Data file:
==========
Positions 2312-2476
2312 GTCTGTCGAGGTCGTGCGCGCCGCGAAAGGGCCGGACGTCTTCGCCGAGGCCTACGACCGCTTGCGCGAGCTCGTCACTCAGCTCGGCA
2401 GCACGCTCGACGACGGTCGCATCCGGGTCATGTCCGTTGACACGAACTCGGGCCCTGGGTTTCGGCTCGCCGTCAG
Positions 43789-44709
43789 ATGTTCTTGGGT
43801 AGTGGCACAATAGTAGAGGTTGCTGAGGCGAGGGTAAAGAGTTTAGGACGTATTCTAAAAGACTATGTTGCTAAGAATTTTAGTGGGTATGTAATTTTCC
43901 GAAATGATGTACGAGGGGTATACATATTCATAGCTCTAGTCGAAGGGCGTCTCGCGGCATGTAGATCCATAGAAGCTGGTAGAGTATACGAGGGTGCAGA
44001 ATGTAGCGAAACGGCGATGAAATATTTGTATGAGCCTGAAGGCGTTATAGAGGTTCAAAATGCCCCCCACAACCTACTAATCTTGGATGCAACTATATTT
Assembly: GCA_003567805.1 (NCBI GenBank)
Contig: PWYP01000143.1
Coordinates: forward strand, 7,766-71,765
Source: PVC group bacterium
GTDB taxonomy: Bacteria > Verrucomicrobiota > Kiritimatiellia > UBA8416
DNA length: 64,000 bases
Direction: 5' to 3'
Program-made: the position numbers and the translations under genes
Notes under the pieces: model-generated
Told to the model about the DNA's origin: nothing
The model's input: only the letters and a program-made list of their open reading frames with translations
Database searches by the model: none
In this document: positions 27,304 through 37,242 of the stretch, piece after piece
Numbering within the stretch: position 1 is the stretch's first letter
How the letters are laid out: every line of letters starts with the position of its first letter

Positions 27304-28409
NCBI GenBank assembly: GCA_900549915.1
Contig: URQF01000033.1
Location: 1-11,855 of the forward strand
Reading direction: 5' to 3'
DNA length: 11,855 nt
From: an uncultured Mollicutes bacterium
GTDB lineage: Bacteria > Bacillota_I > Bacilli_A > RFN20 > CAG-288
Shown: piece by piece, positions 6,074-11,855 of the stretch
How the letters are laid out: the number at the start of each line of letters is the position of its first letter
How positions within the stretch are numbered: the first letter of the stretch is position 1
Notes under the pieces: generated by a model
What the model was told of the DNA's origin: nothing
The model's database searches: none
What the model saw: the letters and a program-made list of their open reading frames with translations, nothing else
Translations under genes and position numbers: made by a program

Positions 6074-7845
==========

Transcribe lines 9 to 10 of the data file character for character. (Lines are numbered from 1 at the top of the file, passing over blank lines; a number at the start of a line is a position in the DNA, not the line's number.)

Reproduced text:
Assembly: GCA_003567805.1 (NCBI GenBank)
Contig: PWYP01000143.1